A Voice and a Vote
It is winter beyond my window. The ocean and the sky are shades of gray, the still bare branches of the wild poplar trees at the edge of the one-time orchard (names do not fade quickly down here) behind my house are dark against the pale sky. The view framed by a single pane in the two-over-two window by my desk could be one of early March. Then, leaning a bit the scene is altered, new green is visible, looking more the work of a prankster with a can of spray paint than signs of the spring that cannot seem to take hold.
It is almost May, but the lilt that usually fills my head, a tune from Camelot, is as removed as that ill-fated kingdom of dreams. Often it is cold in late April, but it is rare that it does not fade in the final reel, giving way to days of golden sunshine on verdant land.
Old weather memories are tied to events, in early May comes the annual Financial Meeting of the Town. It used to be bigger, a date set aside, as was Sunday morning, when nothing else was scheduled.
These day, we come to Financial Town Meeting, if we even remember it at all, and we look at the dollar totals and wonder how they got so high and we look at the audience attendance and wonder when it became so sparse.
Perhaps the block of town employees did not used to be so large that it — rightly or not — dis-spirited the rest of the population, perhaps people didn't leave when “their” budget had passed because there was more a sense of ownership of the whole. Perhaps the numbers were not so overwhelming. It was not all good in those Old Days; in the long ago eighties every department was on its own, every budget seemed to be a battle too often hanging more on politics and personality than a broader overview of governance. That was wrong, but we may have gone too far in the other direction. Since we first had a Town Manger –—trivia question, who was the first TM? — there has seemed an even greater reluctance to ask questions.
Some of the longest discussions were over the smallest items, as though we reached a point in the process and someone thought “But I have to ask something” and there we would stall on garbage collection in the New Harbor (in the days of the “Gar-Barge”) or the ever elusive Animal Control.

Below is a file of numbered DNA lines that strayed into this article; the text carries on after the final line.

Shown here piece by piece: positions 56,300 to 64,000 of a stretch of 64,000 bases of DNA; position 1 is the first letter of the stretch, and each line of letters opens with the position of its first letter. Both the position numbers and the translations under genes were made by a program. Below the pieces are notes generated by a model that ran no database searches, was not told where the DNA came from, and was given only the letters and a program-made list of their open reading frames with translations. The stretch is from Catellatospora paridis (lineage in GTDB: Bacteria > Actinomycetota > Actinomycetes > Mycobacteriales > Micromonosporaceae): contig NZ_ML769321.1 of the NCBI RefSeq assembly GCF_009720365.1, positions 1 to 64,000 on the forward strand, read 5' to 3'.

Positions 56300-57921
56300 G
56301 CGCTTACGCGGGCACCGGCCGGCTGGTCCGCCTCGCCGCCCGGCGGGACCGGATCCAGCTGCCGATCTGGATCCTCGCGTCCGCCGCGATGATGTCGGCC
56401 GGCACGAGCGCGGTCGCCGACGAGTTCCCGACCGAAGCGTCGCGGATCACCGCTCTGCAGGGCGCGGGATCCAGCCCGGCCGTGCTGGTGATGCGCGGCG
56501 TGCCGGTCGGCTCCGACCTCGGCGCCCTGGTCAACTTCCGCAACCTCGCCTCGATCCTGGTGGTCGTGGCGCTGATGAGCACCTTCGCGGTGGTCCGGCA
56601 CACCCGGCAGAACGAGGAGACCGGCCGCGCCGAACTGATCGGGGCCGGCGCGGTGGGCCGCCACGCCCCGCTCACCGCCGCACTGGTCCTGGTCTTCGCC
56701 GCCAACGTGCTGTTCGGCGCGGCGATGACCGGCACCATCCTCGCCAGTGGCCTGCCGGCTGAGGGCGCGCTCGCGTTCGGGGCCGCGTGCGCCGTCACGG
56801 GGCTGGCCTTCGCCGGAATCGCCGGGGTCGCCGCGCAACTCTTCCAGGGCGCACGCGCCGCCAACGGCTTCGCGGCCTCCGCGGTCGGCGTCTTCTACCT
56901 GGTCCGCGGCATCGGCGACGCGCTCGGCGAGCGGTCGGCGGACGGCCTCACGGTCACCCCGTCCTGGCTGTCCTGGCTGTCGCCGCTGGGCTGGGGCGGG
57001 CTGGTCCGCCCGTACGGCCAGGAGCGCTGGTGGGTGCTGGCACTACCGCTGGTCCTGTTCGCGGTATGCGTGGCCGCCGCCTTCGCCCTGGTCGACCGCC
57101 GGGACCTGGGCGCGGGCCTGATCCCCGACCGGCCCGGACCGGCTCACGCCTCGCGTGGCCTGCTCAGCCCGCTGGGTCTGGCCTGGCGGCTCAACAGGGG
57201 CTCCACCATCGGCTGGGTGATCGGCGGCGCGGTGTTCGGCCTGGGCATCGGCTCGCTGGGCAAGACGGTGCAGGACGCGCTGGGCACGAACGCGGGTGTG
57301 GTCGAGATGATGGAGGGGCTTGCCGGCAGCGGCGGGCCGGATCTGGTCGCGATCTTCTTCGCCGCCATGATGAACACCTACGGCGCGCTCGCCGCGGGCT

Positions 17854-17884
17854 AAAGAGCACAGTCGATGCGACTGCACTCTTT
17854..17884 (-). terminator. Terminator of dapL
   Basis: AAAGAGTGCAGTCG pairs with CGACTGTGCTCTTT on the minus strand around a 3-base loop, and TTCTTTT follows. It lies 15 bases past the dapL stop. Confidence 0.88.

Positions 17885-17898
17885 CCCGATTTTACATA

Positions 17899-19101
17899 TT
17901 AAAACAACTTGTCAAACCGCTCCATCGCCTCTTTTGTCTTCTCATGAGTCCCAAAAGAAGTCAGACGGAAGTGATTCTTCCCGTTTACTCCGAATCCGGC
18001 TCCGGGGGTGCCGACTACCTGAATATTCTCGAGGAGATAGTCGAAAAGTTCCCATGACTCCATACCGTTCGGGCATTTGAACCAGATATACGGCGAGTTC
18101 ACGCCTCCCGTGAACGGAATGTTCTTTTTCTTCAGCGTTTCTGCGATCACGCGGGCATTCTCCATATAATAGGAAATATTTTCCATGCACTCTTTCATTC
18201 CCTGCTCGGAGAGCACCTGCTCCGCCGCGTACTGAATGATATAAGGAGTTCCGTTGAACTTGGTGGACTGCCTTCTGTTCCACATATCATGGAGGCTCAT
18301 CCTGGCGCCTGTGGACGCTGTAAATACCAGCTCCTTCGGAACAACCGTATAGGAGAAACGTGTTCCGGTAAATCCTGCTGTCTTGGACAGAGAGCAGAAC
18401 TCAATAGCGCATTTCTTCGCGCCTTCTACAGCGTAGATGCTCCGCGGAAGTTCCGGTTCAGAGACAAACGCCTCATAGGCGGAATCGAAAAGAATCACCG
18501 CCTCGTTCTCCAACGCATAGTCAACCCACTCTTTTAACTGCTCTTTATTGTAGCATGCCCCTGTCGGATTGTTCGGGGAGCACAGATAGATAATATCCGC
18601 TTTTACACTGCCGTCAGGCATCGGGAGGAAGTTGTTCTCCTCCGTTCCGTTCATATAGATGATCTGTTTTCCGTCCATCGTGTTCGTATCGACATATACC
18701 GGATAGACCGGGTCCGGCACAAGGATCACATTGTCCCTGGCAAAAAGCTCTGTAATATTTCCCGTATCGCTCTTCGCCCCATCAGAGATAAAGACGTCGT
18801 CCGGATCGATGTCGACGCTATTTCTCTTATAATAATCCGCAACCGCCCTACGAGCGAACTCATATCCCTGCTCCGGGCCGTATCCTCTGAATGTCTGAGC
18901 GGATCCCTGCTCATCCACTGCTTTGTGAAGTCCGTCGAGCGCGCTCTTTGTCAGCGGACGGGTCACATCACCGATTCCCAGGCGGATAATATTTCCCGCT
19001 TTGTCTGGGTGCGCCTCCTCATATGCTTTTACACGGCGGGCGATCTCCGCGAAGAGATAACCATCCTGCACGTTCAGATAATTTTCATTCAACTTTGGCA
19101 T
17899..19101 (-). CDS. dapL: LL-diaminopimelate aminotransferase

Maybe everyone didn't feel so pressed for time, the season was not so upon us in early May, or there were fewer television stations, no net-flex, no internet. We had insanely attention grabbing headlines, succession over moped control legislation brought in news helicopters. People paid attention to warrant items rather than blowing through them with barely a murmur, like all those referendum items for statewide financing on the ballot in November. It does seem clear that bonding is the only avenue toward fixing some things but let's as least make informed decisions; the annual cost of a particular issue, separate and apart from the whole, tells us nothing.
Maybe we have come to rely too heavily on a weekly newspaper that did not exist thirty years ago. It is a net gain, more people having wider access but I know how easy it is to fall into reading someone else's interpretation rather than going to a mind-numbing meeting myself.
And, yes, we have professional government and yes, we live in a representative democracy, but having faith in the people we elect and who had been hired is one thing, abrogating our own responsibility is quite another. The process of compiling the budget is, rightly, in the hands of those who work with it, but Financial Town Meeting is a gathering of qualified electors, despite the frustration of not being able to change so many things, we still do have a voice and a vote.
It is our budget, it is our town, and as much as I hate the term I find myself again asserting that we are all stakeholders. While I admit to a visceral reaction when someone who pays no taxes tells me what we should add to the budget I also know there are very few people who live here who are not in one way or another impacted by what the town does or not does not do.
That I even still say “we” when I speak of the budget may be a statement in and of itself. It may in part be generational. I attended those meetings in high school; my parents encouraged it. My father and a buddy sat at our dining room table, poured over the voting list and predicted the result of a general election within five votes. Then someone tipped their hand and they found a block of four, an early lesson in the math of elections; a five votes margin can be erased by three votes switched.
There was a year I did not have go to Financial Town Meeting for the first time in decades and I stayed home. It was 1992 and those session were still running more than one night. It happened that I ran into someone in the old Seaside Market and blithely announced the glory of my freedom.
A woman I had known since she first arrived “for five years” a very long time ago, the widow of my dad's vote counting compadre, looked at me and pronounced “your mother would be ashamed of you!” The second night, I arrived at the school gym part way into the meeting, still in my gardening clothes.
I remain grateful for the nudge. My parents are pretty good about not haunting me but that one they might not have let pass so easily.
Financial Town Meeting, next Monday, May 5, at 7 p.m. at the school. Be here!